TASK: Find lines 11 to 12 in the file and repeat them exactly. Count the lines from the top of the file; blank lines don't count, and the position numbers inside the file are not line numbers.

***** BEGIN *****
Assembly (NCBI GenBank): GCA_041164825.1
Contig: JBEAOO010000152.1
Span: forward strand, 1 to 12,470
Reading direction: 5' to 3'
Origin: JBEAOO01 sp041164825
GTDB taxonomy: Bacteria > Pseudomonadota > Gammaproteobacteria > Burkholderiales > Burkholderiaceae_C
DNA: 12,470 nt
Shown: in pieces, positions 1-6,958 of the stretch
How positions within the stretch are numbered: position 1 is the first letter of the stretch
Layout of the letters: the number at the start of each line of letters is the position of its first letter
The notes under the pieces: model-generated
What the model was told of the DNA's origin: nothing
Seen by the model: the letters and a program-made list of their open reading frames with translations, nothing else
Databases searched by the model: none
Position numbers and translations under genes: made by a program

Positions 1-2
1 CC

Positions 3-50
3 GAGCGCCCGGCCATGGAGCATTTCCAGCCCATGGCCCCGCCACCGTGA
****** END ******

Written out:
The notes under the pieces: model-generated
What the model was told of the DNA's origin: nothing